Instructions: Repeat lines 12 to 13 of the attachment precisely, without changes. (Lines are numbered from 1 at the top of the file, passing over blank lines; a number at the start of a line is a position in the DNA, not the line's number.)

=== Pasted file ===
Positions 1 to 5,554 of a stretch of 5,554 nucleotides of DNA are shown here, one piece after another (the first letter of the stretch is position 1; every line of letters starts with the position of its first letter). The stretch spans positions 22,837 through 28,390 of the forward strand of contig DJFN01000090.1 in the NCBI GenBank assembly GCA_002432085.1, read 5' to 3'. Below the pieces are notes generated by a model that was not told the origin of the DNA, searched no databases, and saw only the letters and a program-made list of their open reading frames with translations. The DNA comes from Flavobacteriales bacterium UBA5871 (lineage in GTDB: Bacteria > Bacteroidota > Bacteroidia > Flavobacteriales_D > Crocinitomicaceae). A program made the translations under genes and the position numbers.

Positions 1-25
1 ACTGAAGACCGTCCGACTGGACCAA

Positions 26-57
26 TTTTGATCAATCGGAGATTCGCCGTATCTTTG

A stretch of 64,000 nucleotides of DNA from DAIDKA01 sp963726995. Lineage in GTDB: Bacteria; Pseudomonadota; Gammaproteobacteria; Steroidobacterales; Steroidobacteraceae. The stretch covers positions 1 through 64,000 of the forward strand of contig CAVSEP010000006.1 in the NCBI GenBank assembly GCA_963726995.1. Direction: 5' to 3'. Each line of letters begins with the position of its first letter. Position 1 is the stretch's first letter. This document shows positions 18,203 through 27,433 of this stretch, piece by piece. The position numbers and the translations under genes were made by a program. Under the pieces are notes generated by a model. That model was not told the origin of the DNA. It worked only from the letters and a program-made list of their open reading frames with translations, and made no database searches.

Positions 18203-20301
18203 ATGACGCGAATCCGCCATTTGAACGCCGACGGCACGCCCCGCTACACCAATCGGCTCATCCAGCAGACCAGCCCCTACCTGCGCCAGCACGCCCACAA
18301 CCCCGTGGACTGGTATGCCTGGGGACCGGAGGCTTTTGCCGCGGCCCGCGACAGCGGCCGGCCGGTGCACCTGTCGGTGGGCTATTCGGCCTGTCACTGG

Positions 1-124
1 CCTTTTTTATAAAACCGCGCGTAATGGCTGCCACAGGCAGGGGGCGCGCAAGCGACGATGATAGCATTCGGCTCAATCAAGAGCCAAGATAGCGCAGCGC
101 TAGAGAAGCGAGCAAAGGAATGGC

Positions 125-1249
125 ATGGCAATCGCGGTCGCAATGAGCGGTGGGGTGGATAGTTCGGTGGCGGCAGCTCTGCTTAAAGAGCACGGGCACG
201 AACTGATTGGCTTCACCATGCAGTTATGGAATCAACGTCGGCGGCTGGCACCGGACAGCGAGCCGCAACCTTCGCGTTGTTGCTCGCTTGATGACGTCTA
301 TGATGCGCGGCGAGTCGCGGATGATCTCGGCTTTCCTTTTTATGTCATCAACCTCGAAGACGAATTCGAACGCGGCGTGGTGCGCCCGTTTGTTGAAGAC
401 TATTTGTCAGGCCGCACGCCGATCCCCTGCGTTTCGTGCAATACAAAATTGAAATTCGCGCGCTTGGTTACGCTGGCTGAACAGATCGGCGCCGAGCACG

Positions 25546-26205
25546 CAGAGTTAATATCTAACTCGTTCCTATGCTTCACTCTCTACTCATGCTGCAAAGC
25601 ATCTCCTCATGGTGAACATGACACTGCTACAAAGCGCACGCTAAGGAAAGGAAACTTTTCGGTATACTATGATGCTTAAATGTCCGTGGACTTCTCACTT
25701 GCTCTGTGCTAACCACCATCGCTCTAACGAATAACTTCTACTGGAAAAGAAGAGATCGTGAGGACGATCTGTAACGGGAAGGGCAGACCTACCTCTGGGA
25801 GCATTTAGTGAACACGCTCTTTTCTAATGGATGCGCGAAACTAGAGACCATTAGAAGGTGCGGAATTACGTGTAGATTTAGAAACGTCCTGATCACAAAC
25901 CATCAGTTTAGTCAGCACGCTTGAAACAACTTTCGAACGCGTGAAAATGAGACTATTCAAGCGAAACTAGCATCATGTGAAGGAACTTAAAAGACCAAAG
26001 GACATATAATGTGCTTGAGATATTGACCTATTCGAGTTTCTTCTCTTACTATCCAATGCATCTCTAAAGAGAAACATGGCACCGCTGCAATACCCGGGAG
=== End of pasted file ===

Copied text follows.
101 TAGAGAAGCGAGCAAAGGAATGGC

Positions 125-1249